I try really hard to nail my exposure in camera and not spend too much time playing around with it in post production. Occasionally though, I’ll expose for the shadows in the face and blow out other important elements. In this case, if I exposed for her hat, I compromised the color in her face when I pulled the exposure slider.

As you can tell, her hat is blown in quite a few places SOOC.

I went ahead with my edits (exposure and midtone bumps, some desaturating, pushed shadows, WB, etc.), and now you can see where my major blow outs are.  There a lot of  different ways to go about correcting these areas, but here is what I do.

In the lower portion of your LR develop tab, right click on the thumbnail of your image and select “create virtual copy”.

Now at the bottom of your screen, you’ll have two of the exact same image. (Hence why it’s a copy!) The one on the left is your original, and will show all of your LR edits, the one on the right is a copy and has no history. **Important: Be sure to complete all of your LR edits before you make your copy. You want the two images to be identical with the exception of exposure**

The goal of your copy is to focus on the blown spots. I drastically reduced exposure and brightness and increased the recovery slider.

Keep an eye on your spots – you want to bring back as much detail as you can, but if you pull it too far, you’ll get a greyish tint.

This is as far as I could recover. The camera didn’t record detail in the spots that are still red. As you can see, it’s DARK. But, the hat is exactly where I want it. I don’t care as much about her or anything around her.

Now you’re done with your copy. Yay! At the bottom of your LR screen you have your fully edited and blown image. Right next to it, you have you (much darker now) copy. Control+click on both of them and then right click>edit in>open as layers in Photoshop.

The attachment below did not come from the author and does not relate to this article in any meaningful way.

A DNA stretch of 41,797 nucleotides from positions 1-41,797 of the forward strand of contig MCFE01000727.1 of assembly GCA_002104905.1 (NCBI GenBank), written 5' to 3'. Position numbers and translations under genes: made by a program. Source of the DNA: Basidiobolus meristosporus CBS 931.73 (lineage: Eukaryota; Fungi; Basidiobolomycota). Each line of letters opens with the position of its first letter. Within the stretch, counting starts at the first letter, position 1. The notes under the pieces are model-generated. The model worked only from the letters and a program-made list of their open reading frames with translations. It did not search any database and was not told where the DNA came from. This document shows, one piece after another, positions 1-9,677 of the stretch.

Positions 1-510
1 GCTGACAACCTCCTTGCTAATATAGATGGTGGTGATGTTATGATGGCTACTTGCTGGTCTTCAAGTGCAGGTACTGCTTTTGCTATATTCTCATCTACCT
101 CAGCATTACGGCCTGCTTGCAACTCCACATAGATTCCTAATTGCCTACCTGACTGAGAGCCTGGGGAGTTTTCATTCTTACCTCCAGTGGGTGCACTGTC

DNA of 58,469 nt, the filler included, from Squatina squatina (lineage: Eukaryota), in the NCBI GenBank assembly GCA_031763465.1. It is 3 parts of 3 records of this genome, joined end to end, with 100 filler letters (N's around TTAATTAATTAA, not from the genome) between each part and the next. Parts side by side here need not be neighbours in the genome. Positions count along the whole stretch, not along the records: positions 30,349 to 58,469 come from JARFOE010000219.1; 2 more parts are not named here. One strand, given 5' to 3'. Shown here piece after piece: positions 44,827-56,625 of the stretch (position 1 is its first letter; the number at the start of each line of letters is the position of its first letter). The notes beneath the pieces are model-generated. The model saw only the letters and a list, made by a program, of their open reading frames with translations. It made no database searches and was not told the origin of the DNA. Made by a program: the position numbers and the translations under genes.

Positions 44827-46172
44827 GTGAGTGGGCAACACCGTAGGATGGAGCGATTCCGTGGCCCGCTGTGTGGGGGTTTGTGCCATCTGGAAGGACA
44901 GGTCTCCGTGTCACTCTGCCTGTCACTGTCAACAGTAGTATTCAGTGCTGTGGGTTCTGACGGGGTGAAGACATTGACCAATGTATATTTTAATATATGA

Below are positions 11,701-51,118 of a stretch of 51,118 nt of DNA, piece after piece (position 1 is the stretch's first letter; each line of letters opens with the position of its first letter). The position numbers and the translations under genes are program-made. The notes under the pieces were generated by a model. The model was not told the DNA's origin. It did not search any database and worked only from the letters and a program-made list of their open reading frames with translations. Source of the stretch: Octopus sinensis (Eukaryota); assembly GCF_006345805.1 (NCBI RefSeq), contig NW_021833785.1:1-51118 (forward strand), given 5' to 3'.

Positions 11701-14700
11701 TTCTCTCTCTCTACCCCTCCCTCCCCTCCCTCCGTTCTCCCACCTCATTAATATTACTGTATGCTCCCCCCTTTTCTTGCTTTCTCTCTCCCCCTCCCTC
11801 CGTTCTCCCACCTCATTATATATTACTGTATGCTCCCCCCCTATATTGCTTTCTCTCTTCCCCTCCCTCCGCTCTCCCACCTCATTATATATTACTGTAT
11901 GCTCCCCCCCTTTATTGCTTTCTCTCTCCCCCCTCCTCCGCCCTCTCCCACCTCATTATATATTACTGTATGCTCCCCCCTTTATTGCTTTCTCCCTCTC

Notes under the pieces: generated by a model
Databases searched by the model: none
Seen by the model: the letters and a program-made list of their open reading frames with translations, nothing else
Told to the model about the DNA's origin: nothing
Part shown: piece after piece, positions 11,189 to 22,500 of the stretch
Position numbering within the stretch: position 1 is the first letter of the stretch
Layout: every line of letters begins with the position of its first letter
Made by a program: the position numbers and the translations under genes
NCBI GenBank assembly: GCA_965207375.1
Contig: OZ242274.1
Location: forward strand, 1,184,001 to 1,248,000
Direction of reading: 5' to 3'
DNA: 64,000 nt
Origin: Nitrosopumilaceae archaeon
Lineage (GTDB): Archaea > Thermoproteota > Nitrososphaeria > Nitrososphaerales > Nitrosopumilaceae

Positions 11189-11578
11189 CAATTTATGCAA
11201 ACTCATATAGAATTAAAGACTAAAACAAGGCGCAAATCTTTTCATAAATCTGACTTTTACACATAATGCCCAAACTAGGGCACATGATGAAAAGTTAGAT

It will think for a minute and then your image will open in Photoshop (I use CS4) with the *original* image on top and the recovered/darker image as the bottom layer.

Keeping the original image selected, click on the layer mask option in the Layers palette to create a mask. Now, using your brush tool (with black selected) to slowly paint the recovered areas onto the original image. I start off with a small brush at about 20% opacity.

Keep in mind that you only need to paint in the areas that are blown. The rest of your image should be well exposed at this point.

As you are painting on the darker layer, be careful not to go too far. In this case, the hat starts to look dirty. You can always correct a heavy hand by painting back over the “dirty” spots with the white brush.

When you’re happy with how it looks, just save the image and close it up. Lightroom will bring it right back into your filmstrip.

Voila! Three images. The first is your original. (The one with all your edit history) The second is the virtual copy created for your exposure compensation. And the third is your newly edited perfect version!

Just remember there is no edit history for your newly created image. If you need to tweak the edits at this point, you either need to start over or compensate from this new starting point, which I do not recommend.

For this specific image, I pulled the recovery slider to 5 and re-cropped before pulling it into Photoshop for a few last little tweaks.

Here is my final image – It’s still not 100% correctly exposed (You can see a bit of blow out on her fingers holding her hat), but I’m happy with it and would be perfectly comfortable putting this in her gallery.